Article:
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Consequences of NMDA Receptor Deficiency Can Be Rescued in the Adult Brain

75 Pages Posted: 5 Apr 2018 Sneak Peek Status: Review Complete

See all articles by Catharine A. Mielnik

Catharine A. Mielnik

University of Toronto - Department of Pharmacology and Toxicology

Yuxiao Chen

University of Toronto - Department of Pharmacology and Toxicology

Mary A. Binko

University of Toronto, Faculty of Medicine, Department of Physiology

Rehnuma Islam

University of Toronto, Faculty of Medicine, Department of Physiology

Marija Milenkovic

University of Toronto - Department of Pharmacology and Toxicology

Wendy Horsfall

University of Toronto - Department of Pharmacology and Toxicology

Ali Salahpour

University of Toronto - Department of Pharmacology and Toxicology

Evelyn K. Lambe

University of Toronto, Faculty of Medicine, Department of Physiology

Amy J. Ramsey

University of Toronto - Department of Pharmacology and Toxicology

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Abstract

NMDA receptors (NMDAR) are important in the formation of activitydependent connections in the brain. In sensory pathways, NMDAR disruption during discrete developmental periods has enduring effects on wiring and function. Yet, it is not clear whether NMDAR-limited critical periods exist for higher-order circuits governing mood and cognition. This question is urgent for neurodevelopmental disorders, like schizophrenia, that have NMDAR hypofunction and treatment-resistant cognitive symptoms. As proof of concept, we developed a novel mouse model where developmental NMDAR deficits can be ameliorated by inducible Cre recombinase. Rescue of NMDARs in either adolescence or adulthood yields surprisingly strong improvements in higher-order behavior. Similar levels of behavioral plasticity are observed regardless of intervention age, with degree of plasticity dependent on the specific behavioral circuit. These results reveal higher-order brain function as amenable to treatment in adulthood and identify NMDAR as a key target for cognitive dysfunction.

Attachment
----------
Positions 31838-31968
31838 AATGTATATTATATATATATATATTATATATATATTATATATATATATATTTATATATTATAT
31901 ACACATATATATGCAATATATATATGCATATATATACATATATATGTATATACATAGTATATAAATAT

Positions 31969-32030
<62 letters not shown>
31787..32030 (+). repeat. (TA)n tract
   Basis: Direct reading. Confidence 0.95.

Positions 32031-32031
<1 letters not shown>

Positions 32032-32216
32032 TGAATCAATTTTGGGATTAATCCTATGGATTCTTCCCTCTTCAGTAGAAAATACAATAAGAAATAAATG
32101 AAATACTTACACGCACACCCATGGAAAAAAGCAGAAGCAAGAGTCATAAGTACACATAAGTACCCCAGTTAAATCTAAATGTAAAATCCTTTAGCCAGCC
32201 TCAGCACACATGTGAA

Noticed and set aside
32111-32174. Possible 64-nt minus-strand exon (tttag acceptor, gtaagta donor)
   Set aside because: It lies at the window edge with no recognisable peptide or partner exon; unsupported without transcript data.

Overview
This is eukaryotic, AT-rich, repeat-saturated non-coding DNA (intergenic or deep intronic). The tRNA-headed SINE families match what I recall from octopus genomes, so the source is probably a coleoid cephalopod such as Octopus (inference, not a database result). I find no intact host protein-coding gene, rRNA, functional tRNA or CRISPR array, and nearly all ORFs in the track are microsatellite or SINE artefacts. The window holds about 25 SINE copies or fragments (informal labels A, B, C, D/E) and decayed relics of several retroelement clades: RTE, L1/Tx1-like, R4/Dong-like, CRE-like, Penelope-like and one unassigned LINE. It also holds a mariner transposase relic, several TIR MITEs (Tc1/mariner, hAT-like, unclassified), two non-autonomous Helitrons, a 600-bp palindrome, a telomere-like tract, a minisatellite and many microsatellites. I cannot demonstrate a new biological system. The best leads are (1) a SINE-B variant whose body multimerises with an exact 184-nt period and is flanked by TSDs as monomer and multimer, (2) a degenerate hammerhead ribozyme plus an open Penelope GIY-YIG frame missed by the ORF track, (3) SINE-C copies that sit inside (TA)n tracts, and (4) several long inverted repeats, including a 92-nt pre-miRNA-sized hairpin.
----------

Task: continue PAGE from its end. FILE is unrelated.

Suggested Citation

Mielnik, Catharine A. and Chen, Yuxiao and Binko, Mary A. and Islam, Rehnuma and Milenkovic, Marija and Horsfall, Wendy and Salahpour, Ali and Lambe, Evelyn K. and Ramsey, Amy J., Consequences of NMDA Receptor Deficiency Can Be Rescued in the Adult Brain (2018). Available at SSRN: https://ssrn.com/abstract=3155924 or http://dx.doi.org/10.2139/ssrn.3155924
This is a paper under consideration at Cell Press and has not been peer-reviewed.

Catharine A. Mielnik (Contact Author)

University of Toronto - Department of Pharmacology and Toxicology

1 King's College Circle
Medical Sciences Building, Room 4207
Toronto, Ontario M5S 1A8
Canada

Yuxiao Chen

University of Toronto - Department of Pharmacology and Toxicology

1 King's College Circle
Medical Sciences Building, Room 4207
Toronto, Ontario M5S 1A8
Canada

Mary A. Binko

University of Toronto, Faculty of Medicine, Department of Physiology

Medical Sciences Building, 3rd Floor
1 King's College Circle
Toronto
Canada

Rehnuma Islam

University of Toronto, Faculty of Medicine, Department of Physiology

Medical Sciences Building, 3rd Floor
1 King's College Circle
Toronto
Canada

Marija Milenkovic

University of Toronto - Department of Pharmacology and Toxicology

1 King's College Circle
Medical Sciences Building, Room 4207
Toronto, Ontario M5S 1A8
Canada

Wendy Horsfall

University of Toronto - Department of Pharmacology and Toxicology

1 King's College Circle
Medical Sciences Building, Room 4207
Toronto, Ontario M5S 1A8
Canada

Ali Salahpour

University of Toronto - Department of Pharmacology and Toxicology

1 King's College Circle
Medical Sciences Building, Room 4207
Toronto, Ontario M5S 1A8
Canada

Evelyn K. Lambe

University of Toronto, Faculty of Medicine, Department of Physiology

Medical Sciences Building, 3rd Floor
1 King's College Circle
Toronto
Canada

Amy J. Ramsey

University of Toronto - Department of Pharmacology and Toxicology ( email )

1 King's College Circle
Medical Sciences Building, Room 4207
Toronto, Ontario M5S 1A8
Canada

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